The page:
Communication and those who lack Reason

An exceedingly common opinion runs as follows:

Certain beings, though conscious/sentient, ‘lack reason’, and it is thus reasonable to treat them in a different way to ‘rational’ beings. These beings without reason include all non-human animals, humans up until a certain (disputed) age, and some (again, disputed) groups of adult humans, who lack the rationality of ‘normal adults’.

Because these beings lack reason, they should not be accorded certain rights, in particular the rights to personal autonomy (others can decide their lifestyle for them) and to political participation (they can’t vote, run for office, etc).

They have, on the other hand, certain privileges: they may have diminished liability for their own (perhaps criminal) actions, they may have a claim on support by others, and their right to protection from harm may be taken more seriously – although in practice often none of these obtain.

I don’t want to straight-out attack this position, I just want to make it seem less necessary, to suggest that there might be an alternative to it, which doesn’t go so far as to ignore or dismiss the (striking) differences we can observe between, say, a 2-year-old and a 22-year-old.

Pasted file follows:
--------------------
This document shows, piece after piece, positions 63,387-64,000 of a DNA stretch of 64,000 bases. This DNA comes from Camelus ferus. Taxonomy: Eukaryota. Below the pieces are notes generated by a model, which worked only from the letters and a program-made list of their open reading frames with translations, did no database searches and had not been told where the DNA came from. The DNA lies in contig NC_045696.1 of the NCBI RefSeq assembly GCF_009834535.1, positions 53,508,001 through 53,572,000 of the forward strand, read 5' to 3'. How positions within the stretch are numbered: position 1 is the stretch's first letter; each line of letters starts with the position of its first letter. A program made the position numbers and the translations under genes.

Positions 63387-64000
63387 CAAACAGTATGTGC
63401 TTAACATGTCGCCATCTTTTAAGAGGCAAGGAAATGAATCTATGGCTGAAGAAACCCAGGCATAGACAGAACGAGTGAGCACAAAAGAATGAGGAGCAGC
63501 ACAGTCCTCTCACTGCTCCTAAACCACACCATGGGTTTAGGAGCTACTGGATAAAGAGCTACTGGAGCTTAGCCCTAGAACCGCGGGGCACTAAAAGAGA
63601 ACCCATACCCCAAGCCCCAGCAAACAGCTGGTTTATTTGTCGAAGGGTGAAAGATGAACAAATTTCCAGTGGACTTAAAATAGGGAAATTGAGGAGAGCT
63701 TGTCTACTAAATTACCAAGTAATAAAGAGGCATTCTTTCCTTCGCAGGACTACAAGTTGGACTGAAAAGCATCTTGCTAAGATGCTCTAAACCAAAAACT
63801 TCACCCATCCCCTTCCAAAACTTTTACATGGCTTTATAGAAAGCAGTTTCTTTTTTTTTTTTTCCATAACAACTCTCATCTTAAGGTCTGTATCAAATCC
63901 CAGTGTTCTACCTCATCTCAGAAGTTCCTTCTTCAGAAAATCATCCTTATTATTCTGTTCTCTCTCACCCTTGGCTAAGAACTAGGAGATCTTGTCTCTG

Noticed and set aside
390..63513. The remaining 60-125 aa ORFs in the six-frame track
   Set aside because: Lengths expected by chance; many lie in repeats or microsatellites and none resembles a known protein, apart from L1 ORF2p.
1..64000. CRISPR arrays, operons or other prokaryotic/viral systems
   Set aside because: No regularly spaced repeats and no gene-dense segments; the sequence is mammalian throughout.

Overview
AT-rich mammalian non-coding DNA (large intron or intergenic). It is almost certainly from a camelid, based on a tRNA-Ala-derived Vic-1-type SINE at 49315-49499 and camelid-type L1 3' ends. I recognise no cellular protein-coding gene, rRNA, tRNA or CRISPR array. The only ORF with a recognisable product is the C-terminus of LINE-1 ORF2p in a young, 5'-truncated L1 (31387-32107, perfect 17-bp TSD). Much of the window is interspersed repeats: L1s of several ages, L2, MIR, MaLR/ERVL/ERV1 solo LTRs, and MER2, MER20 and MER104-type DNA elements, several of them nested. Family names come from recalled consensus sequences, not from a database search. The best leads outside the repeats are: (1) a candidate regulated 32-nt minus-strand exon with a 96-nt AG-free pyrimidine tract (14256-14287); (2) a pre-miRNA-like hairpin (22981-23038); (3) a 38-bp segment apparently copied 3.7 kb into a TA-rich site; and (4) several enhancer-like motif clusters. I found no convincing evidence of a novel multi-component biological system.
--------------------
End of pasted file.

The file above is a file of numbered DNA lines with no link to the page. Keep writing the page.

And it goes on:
So distinguish two ways of expressing that difference. The first, described above, is to speak of an intrinsic incapacity in one side (usually assumed to be the 2-year-olds), who are in themselves, not rational, and so any deliberation process they engage in won’t produce decisions worth paying attention to.

Now, this claim implies the following: that we and infants can’t engage in the sort of dialogue required for political participation or recognition of autonomy – the sort where views on a topic can be not only exchanged but supported – where the question ‘and why do you think that?’ can be heard and responded to.

This latter claim is weaker, in that it could be true (A and B can’t converse) without it being because one side or the other is fundamentally ‘non-conversant’ or ‘non-rational’. After all, the same lack of dialogue often obtains between two adults who don’t speak the same language, or in bad conditions, or when one is just being a dick because they see no reason not to.

Now, these two conclusions one might draw – the weak conclusion ‘I don’t know how to converse with X’ and the strong conclusion ‘X is incapable of rational conversation’ – will largely agree in practice. If you can’t talk about it, you’ll have to do something else.